Made in the South Awards

2010 Etc. Category: Overall Winner

From modern rocking chairs to strawberry jam, the winners of our first contest for craftsmen exemplify the South’s entrepreneurial spirit and a tradition of goods made right

Photo: Brian Woodcock

Jay Lichty's handmade guitars and ukuleles won this year's Made in the South Awards.

Overall Winner

Jay Lichty
Product: Guitars
Made in: Tryon, North Carolina

Roughly fifteen months ago, Jay Lichty had a dream. No, really, he had a dream.

A professional home builder and woodworker from Tryon, North Carolina, who has also been a musician for thirty years, Lichty, now fifty-four, was asleep one night when the next phase of his life got delivered to him.

“I had this really vivid dream, where I was playing this small-bodied instrument,” he says. “It was like a small guitar, a really, really small guitar, and when I woke up the next day the dream just hung with me. So I decided to look into small guitars, and I hit on ukuleles. I now love ukuleles.”

Within days of his epiphany, Lichty had bought a ukulele and was learning to play it. He loved the experience. “But that first one I’d bought was a big version of ukulele,” he says, slightly sheepishly. “And then I wanted a small one, too…so I got one. Then I realized I’d bought two ukuleles in about two weeks. So the next week, when I saw another one I wanted to buy, I thought: It’s a recession, there’s not a lot of work for house building right now—why not save money and use your woodworking skills? Why don’t you try to make one?”

At this, Lichty has proved a natural. Before long, he was taking luthiers’ workshops around the Southeast, learning to build guitars and other stringed instruments from some of the region’s masters. When he attended a seminar with famed Virginia craftsman Wayne Henderson, it all clicked.

“I watched how Wayne worked,” Lichty says. “How his hands shaped the wood, how he trusted his hands to know when to stop shaving a brace or something. I watched very closely, and I thought, it’s all in trusting the hands.”

Since studying with Henderson, Lichty has never looked back. In the last fifteen months, he’s built twenty-five guitars and a handful of ukuleles, only a few of which still reside beneath his roof. “I guess you could say I’ve been busy,” he says. “It’s like I’ve found a new outlet for my life.”

When you see a Lichty guitar, his commitment to craft is obvious. He often mixes different woods, including exotics such as rosewood and koa, each with a different shade and grain, on various parts of the instrument’s body. With their sometimes muted, sometimes bold features, the guitars look like fine art.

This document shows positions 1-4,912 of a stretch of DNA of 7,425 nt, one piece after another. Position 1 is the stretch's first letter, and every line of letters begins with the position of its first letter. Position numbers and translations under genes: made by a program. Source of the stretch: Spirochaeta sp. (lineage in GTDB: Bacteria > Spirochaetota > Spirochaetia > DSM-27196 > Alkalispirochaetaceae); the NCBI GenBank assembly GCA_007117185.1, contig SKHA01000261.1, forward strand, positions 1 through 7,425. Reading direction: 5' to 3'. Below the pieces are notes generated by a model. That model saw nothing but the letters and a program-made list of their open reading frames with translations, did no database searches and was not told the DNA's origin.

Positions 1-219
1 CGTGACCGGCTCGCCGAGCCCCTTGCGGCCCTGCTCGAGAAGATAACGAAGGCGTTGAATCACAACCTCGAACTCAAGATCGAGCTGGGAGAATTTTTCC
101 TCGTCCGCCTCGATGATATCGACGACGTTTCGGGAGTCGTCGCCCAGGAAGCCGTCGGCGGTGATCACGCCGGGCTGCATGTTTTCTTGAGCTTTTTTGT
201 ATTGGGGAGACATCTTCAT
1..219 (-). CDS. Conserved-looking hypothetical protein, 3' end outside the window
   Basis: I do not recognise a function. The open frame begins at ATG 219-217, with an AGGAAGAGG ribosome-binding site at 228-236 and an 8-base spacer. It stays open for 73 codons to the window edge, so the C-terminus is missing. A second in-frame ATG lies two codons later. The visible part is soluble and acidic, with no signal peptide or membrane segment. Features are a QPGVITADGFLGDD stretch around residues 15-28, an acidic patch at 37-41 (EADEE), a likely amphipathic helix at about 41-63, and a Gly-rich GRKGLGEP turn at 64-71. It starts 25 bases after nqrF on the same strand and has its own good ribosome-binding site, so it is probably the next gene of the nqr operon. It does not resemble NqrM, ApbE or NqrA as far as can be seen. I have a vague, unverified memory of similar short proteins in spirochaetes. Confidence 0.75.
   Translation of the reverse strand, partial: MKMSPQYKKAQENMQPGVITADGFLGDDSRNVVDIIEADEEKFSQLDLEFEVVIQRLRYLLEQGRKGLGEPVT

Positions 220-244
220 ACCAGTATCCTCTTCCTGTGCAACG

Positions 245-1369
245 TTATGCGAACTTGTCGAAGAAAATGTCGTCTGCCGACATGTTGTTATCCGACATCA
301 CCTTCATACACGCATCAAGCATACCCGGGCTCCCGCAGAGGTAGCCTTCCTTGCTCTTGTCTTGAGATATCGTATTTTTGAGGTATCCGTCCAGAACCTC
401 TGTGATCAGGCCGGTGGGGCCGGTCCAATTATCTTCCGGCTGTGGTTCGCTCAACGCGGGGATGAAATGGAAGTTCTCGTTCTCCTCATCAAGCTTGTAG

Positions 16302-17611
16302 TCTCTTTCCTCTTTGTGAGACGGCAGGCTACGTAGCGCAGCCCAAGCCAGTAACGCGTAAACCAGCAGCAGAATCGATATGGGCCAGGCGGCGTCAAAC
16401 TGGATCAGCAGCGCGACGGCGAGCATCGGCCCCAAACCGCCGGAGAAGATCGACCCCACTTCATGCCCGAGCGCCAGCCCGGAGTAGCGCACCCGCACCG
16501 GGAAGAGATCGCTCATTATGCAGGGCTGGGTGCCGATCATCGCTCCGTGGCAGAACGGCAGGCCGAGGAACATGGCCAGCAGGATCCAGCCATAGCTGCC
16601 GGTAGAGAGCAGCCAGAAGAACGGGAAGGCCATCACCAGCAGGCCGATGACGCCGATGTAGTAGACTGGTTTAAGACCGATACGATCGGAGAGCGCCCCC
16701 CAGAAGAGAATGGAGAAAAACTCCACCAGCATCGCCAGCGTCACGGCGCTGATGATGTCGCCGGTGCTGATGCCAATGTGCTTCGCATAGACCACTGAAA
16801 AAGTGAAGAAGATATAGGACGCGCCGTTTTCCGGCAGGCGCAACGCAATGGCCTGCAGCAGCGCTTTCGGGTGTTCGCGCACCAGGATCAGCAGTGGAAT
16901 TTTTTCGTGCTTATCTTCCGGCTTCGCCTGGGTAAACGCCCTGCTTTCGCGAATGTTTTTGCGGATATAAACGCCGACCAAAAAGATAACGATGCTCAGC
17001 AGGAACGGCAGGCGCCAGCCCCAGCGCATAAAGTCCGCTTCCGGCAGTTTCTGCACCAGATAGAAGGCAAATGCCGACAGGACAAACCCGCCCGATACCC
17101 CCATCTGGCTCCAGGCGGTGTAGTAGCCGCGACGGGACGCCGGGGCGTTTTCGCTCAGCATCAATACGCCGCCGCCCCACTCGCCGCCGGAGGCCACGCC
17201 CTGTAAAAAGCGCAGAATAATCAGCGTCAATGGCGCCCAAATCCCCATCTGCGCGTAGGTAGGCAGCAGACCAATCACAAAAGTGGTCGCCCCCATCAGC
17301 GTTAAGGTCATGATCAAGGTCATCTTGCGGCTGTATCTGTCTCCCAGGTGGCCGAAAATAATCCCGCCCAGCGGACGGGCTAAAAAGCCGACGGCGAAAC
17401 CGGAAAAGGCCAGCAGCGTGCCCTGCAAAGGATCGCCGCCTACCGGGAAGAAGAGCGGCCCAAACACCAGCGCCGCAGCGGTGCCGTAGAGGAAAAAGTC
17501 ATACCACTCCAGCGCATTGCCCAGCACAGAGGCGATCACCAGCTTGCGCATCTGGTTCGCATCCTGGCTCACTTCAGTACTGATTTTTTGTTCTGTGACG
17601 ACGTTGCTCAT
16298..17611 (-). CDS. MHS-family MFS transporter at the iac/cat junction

So far, four professional musicians (including Doug Lancio, lead guitarist for John Hiatt) use Lichty guitars, and neither Lichty’s production capacity—working out of his shop in Tryon—nor his desire to learn has slowed since he first had The Dream.

“It’s funny,” he says, “this feels like what I was supposed to do when I grew up. I still have a lot to learn, but that’s how it is when you try to make something nice and make it by hand. Every instrument you make is its own thing; with each one you learn something. There’s a lot more to making a good guitar than working with wood.”


Etc. Runners-Up

Jason LaFerrera
Product giclee prints
Made in Mechanicsville, VA

At first glance, digital artist Jason LaFerrera’s pieces may look like straightforward field-guide renderings. But look closer and you’ll see that his birds, stags, snakes, foxes, rabbits, and others are constructed from old maps of the places they hail from. Highways run through wings, map legends perch on tails, lakes and rivers dot beaks and feet. “When I started, I felt like all digital art looked the same,” LaFerrera says. “With my work, I’m striving very hard to give the pieces a handmade quality.” Tapping into the vast catalog of historic maps available online, LaFerrera has created more than two hundred giclee prints, on watercolor paper, of his digital collages. And currently he’s hard at work on a series depicting state birds using state maps. John James Audubon would be proud.  


Red Bird Ink
Product Letterpress stationery
Made in Conyers, GA

Blame it on the advent of soulless e-mail messages, perhaps, but the centuries-old letterpress stationery technique is experiencing a renaissance. And Julia Farill is making some of the South’s most beautiful examples in the storefront of an old candy shop in Conyers, Georgia. Four years ago, she and her industrial designer husband, Collin, drove 1,800 miles to buy a Chandler & Price press, hauled the antique machine back home in a borrowed trailer, and slowly brought it back to life. Now, working the press by hand to create everything from custom wedding invitations to coasters made from antique wooden type is all in a day’s work. “For me the meditative quality of letterpress printing works as a counterbalance to the intensity of design,” Farill says. “From the first moment I got to use the press, I was hooked.”  

$4 – $1,000

Carr Amplifiers
Product guitar amplifiers
Made in Pittsboro, NC

Sure, it’s a perk that custom Carr amps have the retro good looks of the Elvis era, but at the end of the day, the crystal-clear sound is what really matters. That’s exactly why Ed King of Lynyrd Skynyrd, John Fogerty, and Jeff Tweedy of Wilco are all owners of this boutique brand of guitar amplifiers hand made below the Mason-Dixon. Unlike exact mid-century reproduction amps, Carr amplifiers marry nuanced vintage sound with updated technologies, giving players the best of both worlds. “We try to figure out the great things about forties, fifties, and sixties amps and throw in some new twists,” says founder Steve Carr. “But our amps don’t have a whole lot of knobs or switches. They’re super-useful but very simple.”  

$1,250 – $3,290